Graduate student contribution

Pageant Book

Until the development of the pageant book in early modern London, all pageant performances were lost forever except to the memories of those in attendance, with each spectator having seen only a portion of the entire show. As Darryl W. Palmer remarks in Hospitable Performances: Dramatic Genre and Cultural Practices in Early Modern England, performance pageantry fades in an instant and we struggle to construct its manners, but when converted into an authorized text that claims to simply report the entertainment Gap in transcription. Reason: (DJ)[…] these texts mystify their own part in a secondary shaping of everyone and everything included in the original performance (Palmer 119-120). In the 1540s, processions started to include dramatic presentations and speeches written by the playwrights of the early London theatres (Manley 212). From James accession in 1604, the printed booklet becomes an invariable part (Johnson 157) of royal and mayoral processions.
David Bergeron points out that earlier texts contain only the speeches given in the pageant—no prefatory material, no elaboration, no description, no marginalia (Bergeron 168), but he asserts playwrights increasingly intend pageant texts for readers (Bergeron 163). Critics argued that the creation of genuine art was not compatible with prescribed content and the audience’s inability to view the show in its entirety (Bergeron 963). Bergeron argues that these texts exhibit a growing self-consciousness as books and that these publications do not obliterate the theatrical performance so much as they complete it (Bergeron 165). Within the pamphlet book, the narrative takes on a continuing life with the reader. The texts ask the reader to pretend that they are at the event. The pamphlet book creates a textual space for the event to recur separately from the past. Bergeron describes a fundamental paradox where as the book seeks to fix the event of the pageant, it apparently liberates the dramatist to create materials not represented in the street entertainment. The playwright adds digressions, descriptions and discourses on other topics and increasingly combines developing customs and writing styles so that readers come to experience the pageant text as an [entire] event itself, resembling but differing from the show (Bergeron 167).
Bergeron divides authorial intrusions into four categories: how the dramatist conducts an imagined dialogue with his readers, how he engages in a dialogue with himself, what materials he adds to the event, and how the dramatist attempts to present the actual performance of the pageant what Paula Johnson has called the rhetoric of presence (Bergeron 168). Each playwright develops a personal style of asserting his authorial presence within the pamphlet book. The manner in which he contributes additional material appears in many forms: dedications, prefaces, explanations, lists, historical accounts, addresses to readers, marginal notes, judgements, personal information, glosses, interpretations, acknowledgements, self-criticisms, and self-justifications. Johnson asserts that the rhetoric of presence, or the playwright’s insertion of his presence as both former spectator and present narrator, keeps the reader in touch with the ephemeral actuality (Johnson 166-167) of the pageant. Bergeron contends that the inclusions of this seemingly extraneous material distances the pageant books from previous criticisms and aligns these publications with other books, thus increasing the pamphlet books’ status in the market place (Bergeron 182).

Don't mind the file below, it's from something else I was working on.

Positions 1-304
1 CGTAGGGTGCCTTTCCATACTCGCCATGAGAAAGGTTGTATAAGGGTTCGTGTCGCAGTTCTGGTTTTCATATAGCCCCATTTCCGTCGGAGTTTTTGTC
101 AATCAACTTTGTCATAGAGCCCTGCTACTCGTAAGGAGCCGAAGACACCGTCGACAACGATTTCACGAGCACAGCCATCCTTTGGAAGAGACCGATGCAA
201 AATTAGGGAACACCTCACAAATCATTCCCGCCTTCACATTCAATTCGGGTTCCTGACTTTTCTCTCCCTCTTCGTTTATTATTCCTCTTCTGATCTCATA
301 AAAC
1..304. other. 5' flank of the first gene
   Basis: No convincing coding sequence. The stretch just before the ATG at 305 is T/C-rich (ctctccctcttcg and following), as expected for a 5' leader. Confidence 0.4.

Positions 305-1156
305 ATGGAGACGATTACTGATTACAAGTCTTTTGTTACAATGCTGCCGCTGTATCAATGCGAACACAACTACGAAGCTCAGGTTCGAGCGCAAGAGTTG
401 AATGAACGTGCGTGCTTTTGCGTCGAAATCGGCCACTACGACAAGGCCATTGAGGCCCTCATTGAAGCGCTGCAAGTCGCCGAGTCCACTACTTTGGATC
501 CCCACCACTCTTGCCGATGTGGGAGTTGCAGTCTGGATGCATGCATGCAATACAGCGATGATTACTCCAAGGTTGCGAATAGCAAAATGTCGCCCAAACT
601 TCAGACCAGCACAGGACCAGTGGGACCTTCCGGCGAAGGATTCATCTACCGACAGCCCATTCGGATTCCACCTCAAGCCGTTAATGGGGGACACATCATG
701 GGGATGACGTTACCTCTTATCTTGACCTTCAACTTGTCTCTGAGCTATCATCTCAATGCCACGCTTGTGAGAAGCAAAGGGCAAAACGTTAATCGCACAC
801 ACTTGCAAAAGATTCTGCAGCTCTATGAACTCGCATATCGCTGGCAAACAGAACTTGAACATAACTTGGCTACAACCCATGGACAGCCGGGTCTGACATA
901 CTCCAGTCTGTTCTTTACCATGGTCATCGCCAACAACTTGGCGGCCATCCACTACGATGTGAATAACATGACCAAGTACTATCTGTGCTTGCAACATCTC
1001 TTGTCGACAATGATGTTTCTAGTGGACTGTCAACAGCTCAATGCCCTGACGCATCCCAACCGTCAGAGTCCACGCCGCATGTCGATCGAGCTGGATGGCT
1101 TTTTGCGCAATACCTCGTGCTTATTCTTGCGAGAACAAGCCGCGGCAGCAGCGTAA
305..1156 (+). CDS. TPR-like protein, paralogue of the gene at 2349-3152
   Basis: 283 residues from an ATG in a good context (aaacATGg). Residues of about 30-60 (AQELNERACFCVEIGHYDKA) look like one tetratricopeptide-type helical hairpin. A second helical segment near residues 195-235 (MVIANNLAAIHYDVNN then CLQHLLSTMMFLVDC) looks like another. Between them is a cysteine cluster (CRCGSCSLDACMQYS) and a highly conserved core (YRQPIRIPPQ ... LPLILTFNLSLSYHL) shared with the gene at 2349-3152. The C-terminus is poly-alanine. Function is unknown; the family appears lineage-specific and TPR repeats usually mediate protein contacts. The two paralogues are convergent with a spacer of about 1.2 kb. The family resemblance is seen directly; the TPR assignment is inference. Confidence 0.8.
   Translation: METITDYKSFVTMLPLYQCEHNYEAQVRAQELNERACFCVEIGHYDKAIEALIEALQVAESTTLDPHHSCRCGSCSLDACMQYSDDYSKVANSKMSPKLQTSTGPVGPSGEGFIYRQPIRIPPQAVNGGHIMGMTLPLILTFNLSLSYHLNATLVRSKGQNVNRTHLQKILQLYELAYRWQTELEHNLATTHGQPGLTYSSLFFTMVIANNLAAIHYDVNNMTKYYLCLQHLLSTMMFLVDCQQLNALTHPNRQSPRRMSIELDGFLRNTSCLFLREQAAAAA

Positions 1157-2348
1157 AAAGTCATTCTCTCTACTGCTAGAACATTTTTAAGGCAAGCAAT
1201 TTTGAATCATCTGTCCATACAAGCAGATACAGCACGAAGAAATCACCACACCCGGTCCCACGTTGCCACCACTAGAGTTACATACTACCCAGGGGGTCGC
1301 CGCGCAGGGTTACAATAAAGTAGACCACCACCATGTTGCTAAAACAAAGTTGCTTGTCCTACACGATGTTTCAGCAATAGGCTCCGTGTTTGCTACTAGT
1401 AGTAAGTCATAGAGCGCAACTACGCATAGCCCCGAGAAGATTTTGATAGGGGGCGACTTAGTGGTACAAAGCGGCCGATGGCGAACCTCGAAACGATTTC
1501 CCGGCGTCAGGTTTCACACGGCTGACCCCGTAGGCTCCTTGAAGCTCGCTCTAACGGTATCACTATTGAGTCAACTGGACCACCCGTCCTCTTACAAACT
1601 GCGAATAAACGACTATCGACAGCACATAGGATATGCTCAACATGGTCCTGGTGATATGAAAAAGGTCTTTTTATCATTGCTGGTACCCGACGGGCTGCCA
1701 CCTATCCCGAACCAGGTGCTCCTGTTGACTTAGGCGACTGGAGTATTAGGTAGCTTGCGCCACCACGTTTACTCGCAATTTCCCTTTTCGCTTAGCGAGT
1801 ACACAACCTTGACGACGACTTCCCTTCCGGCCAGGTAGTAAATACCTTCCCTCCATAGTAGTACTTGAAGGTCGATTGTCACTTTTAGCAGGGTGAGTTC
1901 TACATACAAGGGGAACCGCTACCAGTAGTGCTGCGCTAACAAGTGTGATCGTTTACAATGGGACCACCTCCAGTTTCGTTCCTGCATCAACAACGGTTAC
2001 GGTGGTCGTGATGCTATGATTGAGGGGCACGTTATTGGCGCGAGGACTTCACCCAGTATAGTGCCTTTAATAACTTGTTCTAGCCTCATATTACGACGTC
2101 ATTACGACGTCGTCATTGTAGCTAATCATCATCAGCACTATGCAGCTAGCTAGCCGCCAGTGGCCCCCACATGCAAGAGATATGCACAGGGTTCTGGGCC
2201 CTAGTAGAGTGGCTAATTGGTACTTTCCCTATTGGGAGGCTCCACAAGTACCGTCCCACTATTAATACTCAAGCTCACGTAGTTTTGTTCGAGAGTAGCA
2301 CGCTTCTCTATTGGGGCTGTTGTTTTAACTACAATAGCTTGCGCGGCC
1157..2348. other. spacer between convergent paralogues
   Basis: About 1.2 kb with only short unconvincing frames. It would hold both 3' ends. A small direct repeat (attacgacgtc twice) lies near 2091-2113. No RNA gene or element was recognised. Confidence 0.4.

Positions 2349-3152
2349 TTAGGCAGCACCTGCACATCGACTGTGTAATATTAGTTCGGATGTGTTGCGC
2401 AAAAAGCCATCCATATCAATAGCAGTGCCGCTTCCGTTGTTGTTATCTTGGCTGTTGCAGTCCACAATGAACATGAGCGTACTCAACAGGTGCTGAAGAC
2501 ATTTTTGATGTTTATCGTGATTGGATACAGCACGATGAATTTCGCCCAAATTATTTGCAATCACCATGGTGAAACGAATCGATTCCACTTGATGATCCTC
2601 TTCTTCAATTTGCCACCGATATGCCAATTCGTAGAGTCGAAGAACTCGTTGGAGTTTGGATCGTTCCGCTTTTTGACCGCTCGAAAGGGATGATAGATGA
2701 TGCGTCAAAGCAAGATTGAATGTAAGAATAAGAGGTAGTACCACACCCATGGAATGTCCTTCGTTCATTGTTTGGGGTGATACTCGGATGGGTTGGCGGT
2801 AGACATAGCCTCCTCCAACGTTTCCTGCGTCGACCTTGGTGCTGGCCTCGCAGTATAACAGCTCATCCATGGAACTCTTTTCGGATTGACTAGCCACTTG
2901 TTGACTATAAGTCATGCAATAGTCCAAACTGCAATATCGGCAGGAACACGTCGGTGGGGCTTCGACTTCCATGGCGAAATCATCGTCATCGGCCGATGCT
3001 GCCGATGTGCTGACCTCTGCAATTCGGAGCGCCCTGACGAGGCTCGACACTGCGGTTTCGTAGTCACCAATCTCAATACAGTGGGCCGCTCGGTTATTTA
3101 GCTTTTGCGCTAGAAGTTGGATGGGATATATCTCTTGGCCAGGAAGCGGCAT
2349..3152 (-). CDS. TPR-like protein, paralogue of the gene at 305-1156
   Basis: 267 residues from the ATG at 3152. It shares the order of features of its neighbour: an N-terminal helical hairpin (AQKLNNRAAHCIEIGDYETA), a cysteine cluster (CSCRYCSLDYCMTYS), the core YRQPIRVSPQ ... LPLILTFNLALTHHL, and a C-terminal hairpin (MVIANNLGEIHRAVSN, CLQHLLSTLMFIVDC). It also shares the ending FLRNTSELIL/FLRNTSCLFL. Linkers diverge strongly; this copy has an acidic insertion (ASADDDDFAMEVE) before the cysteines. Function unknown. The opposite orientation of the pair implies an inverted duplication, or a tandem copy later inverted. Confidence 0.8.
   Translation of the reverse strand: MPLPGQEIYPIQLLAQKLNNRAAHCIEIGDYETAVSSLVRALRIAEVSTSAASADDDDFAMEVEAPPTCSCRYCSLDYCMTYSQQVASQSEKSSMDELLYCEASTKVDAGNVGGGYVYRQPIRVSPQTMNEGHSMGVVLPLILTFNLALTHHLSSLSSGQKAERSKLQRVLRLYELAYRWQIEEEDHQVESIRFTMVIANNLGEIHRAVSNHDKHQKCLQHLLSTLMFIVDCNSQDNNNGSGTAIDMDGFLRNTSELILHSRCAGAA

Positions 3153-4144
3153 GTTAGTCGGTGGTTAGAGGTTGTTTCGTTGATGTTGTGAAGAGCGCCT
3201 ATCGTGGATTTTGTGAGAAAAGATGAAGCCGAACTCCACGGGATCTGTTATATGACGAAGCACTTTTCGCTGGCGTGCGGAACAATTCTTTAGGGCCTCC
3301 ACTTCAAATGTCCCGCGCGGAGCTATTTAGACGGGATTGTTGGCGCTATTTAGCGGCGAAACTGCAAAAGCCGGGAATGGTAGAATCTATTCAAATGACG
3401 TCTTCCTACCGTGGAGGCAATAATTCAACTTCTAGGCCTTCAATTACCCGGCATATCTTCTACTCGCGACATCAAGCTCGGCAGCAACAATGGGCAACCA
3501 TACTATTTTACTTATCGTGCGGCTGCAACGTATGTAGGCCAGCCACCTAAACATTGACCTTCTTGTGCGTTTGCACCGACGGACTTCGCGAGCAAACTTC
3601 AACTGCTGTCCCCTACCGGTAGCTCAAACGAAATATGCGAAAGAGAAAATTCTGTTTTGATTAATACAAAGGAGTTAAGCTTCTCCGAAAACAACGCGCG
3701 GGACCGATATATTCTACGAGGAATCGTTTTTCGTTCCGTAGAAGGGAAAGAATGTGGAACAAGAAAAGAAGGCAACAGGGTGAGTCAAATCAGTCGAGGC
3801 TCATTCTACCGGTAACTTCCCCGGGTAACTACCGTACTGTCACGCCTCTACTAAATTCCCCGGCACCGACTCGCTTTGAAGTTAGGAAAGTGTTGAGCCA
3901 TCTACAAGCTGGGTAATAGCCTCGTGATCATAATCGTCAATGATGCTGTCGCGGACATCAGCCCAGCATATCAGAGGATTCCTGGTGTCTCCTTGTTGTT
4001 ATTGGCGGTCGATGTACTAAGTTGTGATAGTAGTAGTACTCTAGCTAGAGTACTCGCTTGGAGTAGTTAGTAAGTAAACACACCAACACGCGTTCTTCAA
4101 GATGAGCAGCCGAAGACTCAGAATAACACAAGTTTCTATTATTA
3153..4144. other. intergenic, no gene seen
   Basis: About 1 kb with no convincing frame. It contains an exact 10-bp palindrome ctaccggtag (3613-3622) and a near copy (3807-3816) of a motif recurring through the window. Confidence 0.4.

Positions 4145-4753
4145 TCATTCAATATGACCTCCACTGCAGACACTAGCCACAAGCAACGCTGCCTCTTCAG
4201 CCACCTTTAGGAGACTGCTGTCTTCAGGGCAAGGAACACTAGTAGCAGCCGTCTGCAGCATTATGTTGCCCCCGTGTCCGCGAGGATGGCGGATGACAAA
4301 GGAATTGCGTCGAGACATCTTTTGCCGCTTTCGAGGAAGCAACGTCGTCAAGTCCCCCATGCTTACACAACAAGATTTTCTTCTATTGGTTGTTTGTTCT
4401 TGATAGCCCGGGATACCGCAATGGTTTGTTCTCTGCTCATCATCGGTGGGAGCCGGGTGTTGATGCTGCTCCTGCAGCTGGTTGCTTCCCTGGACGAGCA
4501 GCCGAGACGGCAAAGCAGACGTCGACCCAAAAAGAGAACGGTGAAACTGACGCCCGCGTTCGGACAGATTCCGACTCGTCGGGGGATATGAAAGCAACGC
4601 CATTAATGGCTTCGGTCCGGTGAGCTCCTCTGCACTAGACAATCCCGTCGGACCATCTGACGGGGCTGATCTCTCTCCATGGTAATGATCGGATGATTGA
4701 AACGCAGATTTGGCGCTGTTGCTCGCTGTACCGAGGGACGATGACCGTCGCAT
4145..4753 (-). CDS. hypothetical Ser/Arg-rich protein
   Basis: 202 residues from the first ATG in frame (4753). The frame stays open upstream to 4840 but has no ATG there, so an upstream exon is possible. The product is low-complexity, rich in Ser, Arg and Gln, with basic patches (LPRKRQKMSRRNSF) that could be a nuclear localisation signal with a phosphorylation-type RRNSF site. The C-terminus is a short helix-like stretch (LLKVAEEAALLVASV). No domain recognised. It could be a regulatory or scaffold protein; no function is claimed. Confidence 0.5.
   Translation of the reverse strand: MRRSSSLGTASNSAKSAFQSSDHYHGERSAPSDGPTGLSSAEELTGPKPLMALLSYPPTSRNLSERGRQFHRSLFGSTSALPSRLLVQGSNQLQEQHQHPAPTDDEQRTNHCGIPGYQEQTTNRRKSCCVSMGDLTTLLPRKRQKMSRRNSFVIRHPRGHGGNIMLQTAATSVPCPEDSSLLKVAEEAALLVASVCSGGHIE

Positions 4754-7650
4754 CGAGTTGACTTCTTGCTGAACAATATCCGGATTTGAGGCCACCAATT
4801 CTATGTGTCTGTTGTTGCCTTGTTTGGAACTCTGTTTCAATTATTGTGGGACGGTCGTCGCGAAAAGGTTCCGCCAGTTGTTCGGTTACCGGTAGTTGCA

• Citation

    Bergeron, David M. Stuart Civic Pageants and Textual Performance. Renaissance Quarterly 51.1 (1998): 163–183. doi:10.2307/2901666.

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  • Citation

    Johnson, Paula. Jacobean Ephemera and the Immortal Word. Renaissance Drama 8 (1977): 151-171.

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  • Citation

    Manley, Lawrence. Literature and Culture in Early Modern London. Cambridge: Cambridge UP, 1997. Print.
  • Citation

    Middleton, Thomas. The Triumphs of Truth. London, 1613. Ed. David M. Bergeron. Thomas Middleton: The Collected Works. Ed. Gary Taylor and John Lavagnino. Oxford: Clarendon, 2007. 968–976.

    This item is cited in the following documents:

  • Citation

    Palmer, Daryl W. Hospitable Performances: Dramatic Genre and Cultural Practices in Early Modern England. West Lafayette: Purdue UP, 1992. Print.

    This item is cited in the following documents:

Cite this page

MLA citation

Joslin, Dalyce. Pageant Books. The Map of Early Modern London, Edition 7.0, edited by Janelle Jenstad, U of Victoria, 05 May 2022,

Chicago citation

Joslin, Dalyce. Pageant Books. The Map of Early Modern London, Edition 7.0. Ed. Janelle Jenstad. Victoria: University of Victoria. Accessed May 05, 2022.

APA citation

Joslin, D. 2022. Pageant Books. In J. Jenstad (Ed), The Map of Early Modern London (Edition 7.0). Victoria: University of Victoria. Retrieved from

RIS file (for RefMan, RefWorks, EndNote etc.)

Provider: University of Victoria
Database: The Map of Early Modern London
Content: text/plain; charset="utf-8"

A1  - Joslin, Dalyce
ED  - Jenstad, Janelle
T1  - Pageant Books
T2  - The Map of Early Modern London
ET  - 7.0
PY  - 2022
DA  - 2022/05/05
CY  - Victoria
PB  - University of Victoria
LA  - English
UR  -
UR  -
ER  - 

TEI citation

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